The Thames River has nearly 400 km of waterways navigable by canoe or kayak and the Fanshawe Dam to North London Athletic fields leg of the north branch of this river is a great route for novice to intermediate paddlers. Before you grab your gear, be sure to read up on the full description of all that you'll experience on the Thames by clicking here.
Before you paddle:
In addition to checking flow rates and water levels, there are a number of very important things to know before you get out those paddles. Click each link for more detailed information on each topic:
Fanshawe Dam to North London Route:
- Paddling Distance: 7 km
- Time to Paddle: 1.5-2 hours
- Number of vehicles required: Two (One at the start and one at the finish)
- Driving Time between Start and Finish: 10 minutes
- Skill Level: Skilled Novice to Intermediate
- Recommended Flow Rates: 15 cu/m/sec. (7-35 cu/m/sec.)
- Flow Rate Gauge to Reference: Fanshawe Dam
Start: Fanshawe Dam - GPS: 43°02'31.4"N 81°11'01.7"W
Enter Fanshawe Conservation Area (payment required for entry), cross the Dam, turn left at the gravel road which leads to the parking lot on the north side of the river, just below the dam.
This flood control dam is operated by the Upper Thames River Conservation Authority. Typically, they open and close the gates slowly to prevent flash flooding in London. However, prior to, or during times of heavy rainfall, the dam may be opened quickly, which may cause river flow rates to increase or decrease rapidly with little to no warning.
Spend a morning or afternoon on this urban route through North East London. This route can take as short as 1 hour to complete, but can be stretched out to 2.5-3 hours if sightseeing, photography or fishing is planned for your paddling adventure. Steep cliffs and many rapids (class 1 and 2) are found between Fanshawe Dam and Highbury Avenue, which produces the highest concentrations of rapids and swifts of any section of the Thames River. During higher flow rates, rapids and swifts become fast and more aggressive, so it is recommended that paddlers get to shore and scout rapids prior to running and paddlers must have a sharp eye for rocks, trees and logs. Paddlers that wish to bypass rapids, a foot path on the left side (AKA south side) of the river can be used to portage around rapids.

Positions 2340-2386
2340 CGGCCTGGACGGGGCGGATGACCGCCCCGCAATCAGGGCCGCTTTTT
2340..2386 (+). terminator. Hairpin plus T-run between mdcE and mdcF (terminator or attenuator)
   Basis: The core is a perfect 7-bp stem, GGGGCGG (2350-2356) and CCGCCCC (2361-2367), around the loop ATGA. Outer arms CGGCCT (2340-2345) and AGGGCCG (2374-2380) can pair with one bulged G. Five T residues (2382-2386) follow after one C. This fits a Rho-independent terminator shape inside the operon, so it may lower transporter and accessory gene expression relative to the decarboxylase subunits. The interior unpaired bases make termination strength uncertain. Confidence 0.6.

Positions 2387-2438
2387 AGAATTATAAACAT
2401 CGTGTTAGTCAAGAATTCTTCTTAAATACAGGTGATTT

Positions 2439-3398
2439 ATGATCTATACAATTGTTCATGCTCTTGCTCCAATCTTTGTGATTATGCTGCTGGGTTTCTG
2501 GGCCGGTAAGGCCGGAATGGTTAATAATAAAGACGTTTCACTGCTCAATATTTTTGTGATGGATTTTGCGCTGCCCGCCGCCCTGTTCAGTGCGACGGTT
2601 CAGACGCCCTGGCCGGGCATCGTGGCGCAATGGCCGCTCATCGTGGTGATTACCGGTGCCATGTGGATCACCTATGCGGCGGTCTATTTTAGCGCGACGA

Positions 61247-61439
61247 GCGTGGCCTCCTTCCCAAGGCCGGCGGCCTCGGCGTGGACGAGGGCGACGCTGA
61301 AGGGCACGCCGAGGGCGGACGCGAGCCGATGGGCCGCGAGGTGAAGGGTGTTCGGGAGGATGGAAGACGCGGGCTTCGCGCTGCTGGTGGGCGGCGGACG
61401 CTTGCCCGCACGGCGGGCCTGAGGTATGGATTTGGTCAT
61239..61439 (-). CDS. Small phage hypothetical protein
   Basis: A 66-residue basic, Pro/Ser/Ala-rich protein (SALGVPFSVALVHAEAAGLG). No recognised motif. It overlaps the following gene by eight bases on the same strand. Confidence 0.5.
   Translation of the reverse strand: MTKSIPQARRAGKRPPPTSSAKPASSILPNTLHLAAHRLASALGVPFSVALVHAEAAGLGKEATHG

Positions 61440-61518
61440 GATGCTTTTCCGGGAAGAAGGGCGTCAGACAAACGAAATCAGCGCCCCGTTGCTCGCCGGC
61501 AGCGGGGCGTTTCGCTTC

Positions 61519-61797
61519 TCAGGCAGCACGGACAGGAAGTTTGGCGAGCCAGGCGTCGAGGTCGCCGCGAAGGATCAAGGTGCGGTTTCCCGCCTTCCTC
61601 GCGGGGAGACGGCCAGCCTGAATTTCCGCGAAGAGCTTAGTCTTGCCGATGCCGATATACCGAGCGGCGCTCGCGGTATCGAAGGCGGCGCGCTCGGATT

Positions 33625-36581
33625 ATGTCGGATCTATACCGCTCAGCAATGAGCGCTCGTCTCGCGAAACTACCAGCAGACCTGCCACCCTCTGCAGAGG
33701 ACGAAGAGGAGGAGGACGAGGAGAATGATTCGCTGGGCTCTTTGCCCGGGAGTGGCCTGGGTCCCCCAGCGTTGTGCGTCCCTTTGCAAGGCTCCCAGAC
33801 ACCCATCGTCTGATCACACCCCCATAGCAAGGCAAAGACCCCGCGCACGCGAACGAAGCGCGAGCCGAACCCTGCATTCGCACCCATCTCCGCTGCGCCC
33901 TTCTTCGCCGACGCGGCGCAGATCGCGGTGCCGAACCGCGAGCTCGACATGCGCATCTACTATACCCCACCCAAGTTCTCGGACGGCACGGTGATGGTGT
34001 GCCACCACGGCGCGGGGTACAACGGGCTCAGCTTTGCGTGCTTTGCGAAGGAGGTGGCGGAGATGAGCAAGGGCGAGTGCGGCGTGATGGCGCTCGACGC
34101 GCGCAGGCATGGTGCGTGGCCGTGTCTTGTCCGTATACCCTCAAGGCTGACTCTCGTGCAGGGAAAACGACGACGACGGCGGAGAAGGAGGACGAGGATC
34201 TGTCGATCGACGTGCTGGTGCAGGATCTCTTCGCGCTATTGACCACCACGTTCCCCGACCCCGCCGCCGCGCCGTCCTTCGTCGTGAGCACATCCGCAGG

Between Highbury Avenue and Adelaide Street pools of calmer water, separated by small swifts, flow between two urban woodland parks of Kilally Meadows Environmental Significant Area on the right and Kilally Valley Park on the left. These large urban woodland parks give this urban paddling route a very secluded feel.
Finish: North London Athletic Fields - GPS: 43°01'01.0"N 81°15'02.0"W
Park your vehicle at the City of London operated, free use parking lot that services the left side (AKA south side) of the river, just off Adelaide Street North. Getting out of your canoe or kayak is relatively easy, as the river banks are low, with only thin vegetation to walk through. Seasonal restrooms, outdoor showers and drinking water fountains can be found at the main service building in the middle of the park.
If paddlers wish to continue down river another 1 to 1.5 hours to “The Forks” of the Thames in downtown London, there are several city of London pay per use and free use parking lots are available for use near “The Forks”:
- Harris Park – GPS: 42°59'00.6"N 81°15'20.2"W
- Ivey Park - GPS: 42°58'51.8"N 81°15'19.8"W
- HMCS Prevost – GPS: 42°58'48.6"N 81°15'25.4"W
- Riverside Park – GPS: 42°58'55.2"N 81°15'41.3"W
The paddling is just the start of adventure on the Thames. You can take in even more nature as you paddle the waterways:
Head out and start paddling. Be sure to check the Kilworth to Dorchester and Ingersoll to Putnam routes along the Thames too.